The Gardeners that Shaped History

The history of any enduring passion or pursuit is defined by the people that broke new ground, spread its influence, or refined the methods that have allowed it to survive across the centuries. 

There are many such figures in the history of British horticulture, some that were trailblazers in levelling the field to make it accessible to everyone and others that stand today as pop culture icons. We decided to rake over the strata of our horticultural heritage and celebrate some of these figures as well as dig up a few that may have sunk into obscurity.

1. Lady Londonderry
Edith Helen Chaplin, or Lady Londonderry as she came to be known, lead the design, construction, and management of the famous Mount Stewart gardens in County Down, Northern Ireland.

Using her influence as 7th Countess of Londonderry, as well as the mild local climate, Chaplin created a rich and diverse tapestry of various cultivars and ecologies that was unrivalled at the time. Mount Stewart contained regional designs like the Spanish, Mairi, and Shamrock gardens as well as more esoteric imagery that alluded to Greek mythology and Gaelic folklore.

2. Thomas Birch Freeman
A gardener yes, but also so much more. Thomas Birch Freeman is the most famous for the missionary and abolitionist work that followed his gardening career.

Freeman’s greener exploits began with his employ as a gardener and botanist for Sir Robert Harland, a renowned Victorian botanist, however, he was dismissed due to a divergence in religious beliefs.

Despite this expulsion, and moving on to matters of greater concern, Thomas maintained a passion for plants and went on to secure several African species for Kew Gardens during his years of missionary work.

3. Alan Titchmarsh
Perhaps the most famous modern gardener and responsible for bringing many current and younger generations to the craft through the now-iconic program Gardener’s World.

Titchmarsh enjoys a reputation as David Attenborough’s horticultural equivalent and after nearly four decades in the field as well as acting as trustee for several charities, and a brief stint as the High Sheriff of the Isle of Wight, it’s fair to say he’s earnt it.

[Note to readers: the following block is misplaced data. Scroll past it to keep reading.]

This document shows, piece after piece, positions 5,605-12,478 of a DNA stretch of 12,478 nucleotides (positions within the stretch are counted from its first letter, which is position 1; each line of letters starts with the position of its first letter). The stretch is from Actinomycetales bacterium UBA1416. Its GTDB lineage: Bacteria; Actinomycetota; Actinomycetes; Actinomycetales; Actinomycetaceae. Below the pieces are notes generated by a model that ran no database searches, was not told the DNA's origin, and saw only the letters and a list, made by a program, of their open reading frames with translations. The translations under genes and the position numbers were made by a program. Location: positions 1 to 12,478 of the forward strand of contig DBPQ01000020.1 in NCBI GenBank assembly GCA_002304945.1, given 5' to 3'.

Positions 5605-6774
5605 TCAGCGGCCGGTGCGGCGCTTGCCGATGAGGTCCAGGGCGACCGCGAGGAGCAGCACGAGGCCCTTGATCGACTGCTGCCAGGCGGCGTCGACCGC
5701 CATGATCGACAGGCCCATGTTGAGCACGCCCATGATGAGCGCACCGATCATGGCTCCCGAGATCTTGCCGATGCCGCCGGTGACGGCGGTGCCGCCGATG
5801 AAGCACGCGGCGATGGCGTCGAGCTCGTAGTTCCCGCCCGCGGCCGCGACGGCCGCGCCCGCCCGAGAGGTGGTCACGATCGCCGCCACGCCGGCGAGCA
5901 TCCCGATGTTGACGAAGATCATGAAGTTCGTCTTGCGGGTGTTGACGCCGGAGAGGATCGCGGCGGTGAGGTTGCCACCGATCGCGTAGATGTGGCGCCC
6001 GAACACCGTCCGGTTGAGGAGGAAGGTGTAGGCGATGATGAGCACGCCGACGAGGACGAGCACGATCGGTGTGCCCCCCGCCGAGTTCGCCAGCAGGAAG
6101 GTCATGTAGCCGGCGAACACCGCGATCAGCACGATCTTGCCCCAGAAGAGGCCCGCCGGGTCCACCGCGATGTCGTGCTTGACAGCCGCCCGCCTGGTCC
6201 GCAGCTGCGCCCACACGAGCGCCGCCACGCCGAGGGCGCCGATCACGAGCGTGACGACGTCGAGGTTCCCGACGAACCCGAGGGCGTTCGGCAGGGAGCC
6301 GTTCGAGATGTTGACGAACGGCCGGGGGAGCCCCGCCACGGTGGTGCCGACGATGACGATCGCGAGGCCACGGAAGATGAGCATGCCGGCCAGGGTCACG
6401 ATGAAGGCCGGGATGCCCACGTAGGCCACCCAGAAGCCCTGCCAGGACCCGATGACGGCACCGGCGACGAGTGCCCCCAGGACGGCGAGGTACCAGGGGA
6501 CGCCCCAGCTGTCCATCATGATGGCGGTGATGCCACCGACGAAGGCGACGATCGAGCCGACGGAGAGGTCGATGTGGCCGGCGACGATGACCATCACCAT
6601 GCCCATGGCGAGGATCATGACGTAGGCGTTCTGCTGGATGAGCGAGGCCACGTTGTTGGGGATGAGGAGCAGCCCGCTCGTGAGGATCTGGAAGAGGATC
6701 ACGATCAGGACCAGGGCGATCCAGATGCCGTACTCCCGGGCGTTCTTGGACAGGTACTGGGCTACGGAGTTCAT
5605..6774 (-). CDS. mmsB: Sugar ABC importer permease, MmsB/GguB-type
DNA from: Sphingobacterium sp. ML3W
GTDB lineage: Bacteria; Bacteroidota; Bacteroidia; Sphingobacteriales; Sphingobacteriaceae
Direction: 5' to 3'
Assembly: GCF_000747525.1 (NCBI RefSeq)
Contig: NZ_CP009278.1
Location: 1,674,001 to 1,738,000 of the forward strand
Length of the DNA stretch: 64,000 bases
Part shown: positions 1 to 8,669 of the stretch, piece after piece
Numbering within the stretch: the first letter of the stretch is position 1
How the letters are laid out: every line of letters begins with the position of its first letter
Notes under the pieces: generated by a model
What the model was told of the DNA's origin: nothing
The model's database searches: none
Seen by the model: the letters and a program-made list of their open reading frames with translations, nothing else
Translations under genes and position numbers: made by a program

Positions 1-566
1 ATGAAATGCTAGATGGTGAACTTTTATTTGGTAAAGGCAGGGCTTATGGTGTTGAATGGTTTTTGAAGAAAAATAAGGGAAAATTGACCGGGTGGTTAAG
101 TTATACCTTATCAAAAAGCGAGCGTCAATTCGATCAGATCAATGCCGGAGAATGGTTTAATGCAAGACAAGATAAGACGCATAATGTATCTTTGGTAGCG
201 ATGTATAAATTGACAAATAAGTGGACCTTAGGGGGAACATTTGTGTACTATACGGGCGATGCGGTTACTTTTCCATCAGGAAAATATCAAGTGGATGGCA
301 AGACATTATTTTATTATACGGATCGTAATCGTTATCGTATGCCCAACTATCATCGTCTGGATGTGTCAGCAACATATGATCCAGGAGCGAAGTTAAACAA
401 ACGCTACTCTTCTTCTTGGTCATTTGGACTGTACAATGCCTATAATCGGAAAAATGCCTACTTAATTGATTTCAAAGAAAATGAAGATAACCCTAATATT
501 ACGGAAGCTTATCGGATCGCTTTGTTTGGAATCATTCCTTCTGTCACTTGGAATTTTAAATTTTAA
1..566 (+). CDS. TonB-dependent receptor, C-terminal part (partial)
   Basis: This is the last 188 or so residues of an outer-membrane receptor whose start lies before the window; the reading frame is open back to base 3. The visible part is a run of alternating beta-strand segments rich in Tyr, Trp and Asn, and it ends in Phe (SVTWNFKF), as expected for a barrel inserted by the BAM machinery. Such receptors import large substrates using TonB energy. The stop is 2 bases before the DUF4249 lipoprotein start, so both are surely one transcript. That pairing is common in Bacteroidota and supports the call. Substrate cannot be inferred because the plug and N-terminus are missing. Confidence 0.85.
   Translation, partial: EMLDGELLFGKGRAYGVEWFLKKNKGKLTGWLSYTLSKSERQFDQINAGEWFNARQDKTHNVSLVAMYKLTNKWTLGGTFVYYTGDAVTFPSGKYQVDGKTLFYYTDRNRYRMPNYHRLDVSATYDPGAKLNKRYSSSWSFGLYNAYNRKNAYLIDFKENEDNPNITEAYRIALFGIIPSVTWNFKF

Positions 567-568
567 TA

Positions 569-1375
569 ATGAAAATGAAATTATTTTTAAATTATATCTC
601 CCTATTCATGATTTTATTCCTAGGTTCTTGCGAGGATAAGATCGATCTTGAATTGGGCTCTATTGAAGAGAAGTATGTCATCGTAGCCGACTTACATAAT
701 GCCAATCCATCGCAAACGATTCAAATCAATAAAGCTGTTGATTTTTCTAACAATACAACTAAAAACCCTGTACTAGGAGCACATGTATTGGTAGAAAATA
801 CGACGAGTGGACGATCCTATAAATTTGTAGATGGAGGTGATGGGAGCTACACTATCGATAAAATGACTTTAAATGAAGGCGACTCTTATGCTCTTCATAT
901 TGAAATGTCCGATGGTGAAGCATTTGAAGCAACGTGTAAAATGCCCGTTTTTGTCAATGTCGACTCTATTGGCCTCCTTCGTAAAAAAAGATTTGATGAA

4. Norah Lindsay
A protege of horticultural icon Gertrude Jekyll and a socialite during the first half of the 20th century, Norah Lindsay is most famous for having remodelled the Blickling’s Parterre garden and Temple Walk prior to the outbreak of World War Two. 

In addition to these accomplishments, Lindsay also tendered a collection of written works, paintings, and plants to Oxford University as well as consulting on a number of National Trust sites and gardens overseas.

5. Monty Don
The heir-apparent to Alan Titchmarsh’s legacy, Monty Don is the current face of the British horticultural landscape. Don has built on the success of those who came before and introduced the British public to the styles and traditions of Japan and the Islamic world and, although now the undisputed king of the green scene, has kept his wellies firmly planted on the ground.

Author of over twenty books, Don is currently taking a break from Gardener’s World to focus on other projects but we hope to see him return soon.

Thus ends our lineup of influential gardening figures, were there any we missed that you feel deserve an honourable mention? Get in touch to let us know and to find out if we can make some of your own gardening dreams a reality.

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